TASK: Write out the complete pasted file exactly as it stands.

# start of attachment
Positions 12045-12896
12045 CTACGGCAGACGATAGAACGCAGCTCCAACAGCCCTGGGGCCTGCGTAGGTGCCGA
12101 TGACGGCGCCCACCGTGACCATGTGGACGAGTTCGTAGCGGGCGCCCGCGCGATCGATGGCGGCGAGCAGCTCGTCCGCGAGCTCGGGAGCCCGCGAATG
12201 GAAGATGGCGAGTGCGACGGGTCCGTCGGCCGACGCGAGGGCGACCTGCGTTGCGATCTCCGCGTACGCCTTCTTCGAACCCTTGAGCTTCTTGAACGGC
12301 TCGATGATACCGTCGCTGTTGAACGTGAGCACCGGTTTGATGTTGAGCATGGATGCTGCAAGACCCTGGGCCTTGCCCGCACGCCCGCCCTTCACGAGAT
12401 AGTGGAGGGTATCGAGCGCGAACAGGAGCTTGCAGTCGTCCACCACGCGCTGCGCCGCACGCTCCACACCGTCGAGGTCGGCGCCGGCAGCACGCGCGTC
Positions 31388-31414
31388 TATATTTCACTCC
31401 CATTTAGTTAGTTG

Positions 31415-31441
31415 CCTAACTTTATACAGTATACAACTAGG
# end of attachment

Positions 12045-12896
12045 CTACGGCAGACGATAGAACGCAGCTCCAACAGCCCTGGGGCCTGCGTAGGTGCCGA
12101 TGACGGCGCCCACCGTGACCATGTGGACGAGTTCGTAGCGGGCGCCCGCGCGATCGATGGCGGCGAGCAGCTCGTCCGCGAGCTCGGGAGCCCGCGAATG
12201 GAAGATGGCGAGTGCGACGGGTCCGTCGGCCGACGCGAGGGCGACCTGCGTTGCGATCTCCGCGTACGCCTTCTTCGAACCCTTGAGCTTCTTGAACGGC
12301 TCGATGATACCGTCGCTGTTGAACGTGAGCACCGGTTTGATGTTGAGCATGGATGCTGCAAGACCCTGGGCCTTGCCCGCACGCCCGCCCTTCACGAGAT
12401 AGTGGAGGGTATCGAGCGCGAACAGGAGCTTGCAGTCGTCCACCACGCGCTGCGCCGCACGCTCCACACCGTCGAGGTCGGCGCCGGCAGCACGCGCGTC
Positions 31388-31414
31388 TATATTTCACTCC
31401 CATTTAGTTAGTTG

Positions 31415-31441
31415 CCTAACTTTATACAGTATACAACTAGG